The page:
According to the 1976 Canadian Census, there were 4,990 Chinese residents over the age of 65 living in Vancouver, with half of them living alone in rooming and row houses on the fringes of Chinatown. At the time, due to various barriers, with language being one of them, there was an obvious need for a care home that serves the Chinese community.
When the City of Vancouver expropriated the Oriental Home for industrial expansion in 1972, a group of Vancouver professionals with altruistic and philanthropic desires came together and formed the Villa Cathay Care Home Society in 1976. In the same year, the Society purchased a 48,330 sq. ft. parcel of land from the City of Vancouver to build a new care home. The Society took a loan to begin the construction of the Villa Cathay Care Home at 970 Union Street. On March 1, 1978, Villa Cathay Care Home formally opened and became the only non-profit care home in Vancouver specializing in culturally oriented care for Chinese elders at the time. It provided a haven for senior citizens of Chinese descent who did not have family in Vancouver and needed professional residential care. In 1991, the need exceeded the capacity of the original care facility and the East Wing was added. As of 2017, the Villa Cathay has been serving the community for the past 39 years.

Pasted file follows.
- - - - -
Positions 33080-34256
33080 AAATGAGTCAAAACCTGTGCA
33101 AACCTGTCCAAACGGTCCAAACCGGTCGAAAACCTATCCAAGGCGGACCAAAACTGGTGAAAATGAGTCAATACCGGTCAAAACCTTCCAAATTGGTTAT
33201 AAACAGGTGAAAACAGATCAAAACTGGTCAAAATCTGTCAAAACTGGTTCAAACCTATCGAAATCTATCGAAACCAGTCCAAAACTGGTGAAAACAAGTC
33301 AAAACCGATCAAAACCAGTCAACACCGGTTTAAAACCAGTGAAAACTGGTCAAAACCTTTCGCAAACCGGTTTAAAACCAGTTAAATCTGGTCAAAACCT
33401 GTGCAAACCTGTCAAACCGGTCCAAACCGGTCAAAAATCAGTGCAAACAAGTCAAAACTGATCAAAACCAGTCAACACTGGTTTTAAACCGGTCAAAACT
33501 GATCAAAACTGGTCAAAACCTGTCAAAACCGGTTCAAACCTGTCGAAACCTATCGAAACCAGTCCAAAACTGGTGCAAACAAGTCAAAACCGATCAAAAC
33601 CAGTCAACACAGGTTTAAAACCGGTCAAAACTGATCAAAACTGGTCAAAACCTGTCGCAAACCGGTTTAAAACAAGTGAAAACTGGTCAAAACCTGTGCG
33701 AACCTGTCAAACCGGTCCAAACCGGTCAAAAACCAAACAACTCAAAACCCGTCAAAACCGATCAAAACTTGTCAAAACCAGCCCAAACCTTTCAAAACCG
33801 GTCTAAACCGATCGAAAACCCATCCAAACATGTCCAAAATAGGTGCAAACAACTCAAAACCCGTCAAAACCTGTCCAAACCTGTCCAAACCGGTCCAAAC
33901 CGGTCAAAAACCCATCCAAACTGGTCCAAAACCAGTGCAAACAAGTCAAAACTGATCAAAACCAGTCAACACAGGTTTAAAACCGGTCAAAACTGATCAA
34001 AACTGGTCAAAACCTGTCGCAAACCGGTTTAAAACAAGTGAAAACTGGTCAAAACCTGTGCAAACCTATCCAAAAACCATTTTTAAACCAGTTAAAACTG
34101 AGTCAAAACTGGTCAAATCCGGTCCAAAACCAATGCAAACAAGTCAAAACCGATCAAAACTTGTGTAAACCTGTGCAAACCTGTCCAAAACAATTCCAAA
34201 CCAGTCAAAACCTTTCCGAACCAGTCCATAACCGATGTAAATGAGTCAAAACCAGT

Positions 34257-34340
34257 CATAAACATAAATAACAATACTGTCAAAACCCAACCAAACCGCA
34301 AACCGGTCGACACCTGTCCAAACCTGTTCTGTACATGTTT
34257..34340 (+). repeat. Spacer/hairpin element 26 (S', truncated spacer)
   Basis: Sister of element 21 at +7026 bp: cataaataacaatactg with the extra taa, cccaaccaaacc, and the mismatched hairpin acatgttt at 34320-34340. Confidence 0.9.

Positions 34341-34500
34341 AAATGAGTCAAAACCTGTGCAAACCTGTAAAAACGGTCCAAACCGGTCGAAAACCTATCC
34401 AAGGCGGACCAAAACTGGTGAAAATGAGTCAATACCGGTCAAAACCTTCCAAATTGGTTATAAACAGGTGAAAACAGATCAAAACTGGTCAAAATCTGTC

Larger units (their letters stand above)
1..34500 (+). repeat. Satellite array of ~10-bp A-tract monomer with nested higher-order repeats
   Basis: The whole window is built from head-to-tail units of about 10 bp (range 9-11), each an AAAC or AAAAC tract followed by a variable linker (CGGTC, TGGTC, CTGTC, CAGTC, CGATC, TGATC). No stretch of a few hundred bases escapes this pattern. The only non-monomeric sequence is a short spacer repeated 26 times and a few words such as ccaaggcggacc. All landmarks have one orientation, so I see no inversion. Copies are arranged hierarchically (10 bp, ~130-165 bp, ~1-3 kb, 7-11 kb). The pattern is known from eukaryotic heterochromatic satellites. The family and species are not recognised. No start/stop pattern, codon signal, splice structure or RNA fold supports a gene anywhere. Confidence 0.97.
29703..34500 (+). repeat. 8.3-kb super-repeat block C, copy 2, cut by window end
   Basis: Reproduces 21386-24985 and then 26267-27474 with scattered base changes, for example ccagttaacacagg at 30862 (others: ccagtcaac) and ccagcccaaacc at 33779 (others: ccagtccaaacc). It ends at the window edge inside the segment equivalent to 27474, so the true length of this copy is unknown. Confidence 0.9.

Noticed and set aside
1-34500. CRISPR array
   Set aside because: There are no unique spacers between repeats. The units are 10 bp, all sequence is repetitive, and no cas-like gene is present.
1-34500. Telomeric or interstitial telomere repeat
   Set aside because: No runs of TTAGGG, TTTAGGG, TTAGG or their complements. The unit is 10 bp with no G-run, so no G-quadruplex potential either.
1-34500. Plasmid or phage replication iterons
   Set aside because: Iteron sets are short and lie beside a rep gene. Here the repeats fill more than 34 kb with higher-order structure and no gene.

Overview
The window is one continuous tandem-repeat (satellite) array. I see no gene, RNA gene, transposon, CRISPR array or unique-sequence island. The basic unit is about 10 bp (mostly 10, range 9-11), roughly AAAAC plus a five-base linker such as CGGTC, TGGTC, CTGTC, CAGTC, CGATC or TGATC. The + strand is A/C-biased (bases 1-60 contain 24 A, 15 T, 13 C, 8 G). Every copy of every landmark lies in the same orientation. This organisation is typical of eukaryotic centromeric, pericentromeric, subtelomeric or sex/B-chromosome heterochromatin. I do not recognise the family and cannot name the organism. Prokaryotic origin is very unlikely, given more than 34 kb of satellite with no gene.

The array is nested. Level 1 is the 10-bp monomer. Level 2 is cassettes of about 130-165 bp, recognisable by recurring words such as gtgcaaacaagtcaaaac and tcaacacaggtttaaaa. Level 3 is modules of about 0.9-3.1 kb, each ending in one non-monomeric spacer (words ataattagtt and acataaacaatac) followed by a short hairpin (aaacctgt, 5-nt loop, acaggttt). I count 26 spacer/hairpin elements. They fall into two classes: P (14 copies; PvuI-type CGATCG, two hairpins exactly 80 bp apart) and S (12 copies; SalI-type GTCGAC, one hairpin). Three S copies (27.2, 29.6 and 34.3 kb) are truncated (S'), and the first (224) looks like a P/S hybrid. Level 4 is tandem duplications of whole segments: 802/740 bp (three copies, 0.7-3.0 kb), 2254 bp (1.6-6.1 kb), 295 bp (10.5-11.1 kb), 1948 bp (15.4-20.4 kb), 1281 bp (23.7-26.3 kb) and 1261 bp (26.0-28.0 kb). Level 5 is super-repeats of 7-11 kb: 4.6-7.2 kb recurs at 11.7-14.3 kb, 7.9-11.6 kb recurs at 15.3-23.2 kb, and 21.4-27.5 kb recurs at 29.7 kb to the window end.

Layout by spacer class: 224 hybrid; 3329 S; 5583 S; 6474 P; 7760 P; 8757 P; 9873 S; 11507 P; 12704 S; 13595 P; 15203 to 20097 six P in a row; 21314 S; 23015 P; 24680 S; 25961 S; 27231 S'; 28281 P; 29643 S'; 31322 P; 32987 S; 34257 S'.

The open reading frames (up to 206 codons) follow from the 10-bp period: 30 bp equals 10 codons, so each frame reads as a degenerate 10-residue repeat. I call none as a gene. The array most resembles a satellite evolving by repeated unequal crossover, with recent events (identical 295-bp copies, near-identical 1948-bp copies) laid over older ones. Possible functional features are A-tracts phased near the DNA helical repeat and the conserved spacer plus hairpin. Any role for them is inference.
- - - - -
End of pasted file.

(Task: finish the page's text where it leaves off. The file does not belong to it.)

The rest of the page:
History of Residential Care for Chinese Seniors in Vancouver
In the 1920’s, during the Gold Rush and the building of the Canadian Pacific Railway, many Chinese from Asia seeking opportunities for a better life had settled in Vancouver. Archbishop Timothy Casey of Vancouver, realizing the urgent need for a medical facility for the Chinese elders, invited the Sisters of the Immaculate Conception of Montreal to come to Vancouver to set up a hospital for them. The hospital, known as the Oriental Home, opened its doors at 236 Campbell Avenue in the spring of 1922. The 6-bed Oriental Home served the Chinese seniors who would otherwise be homeless at the time when care was most needed.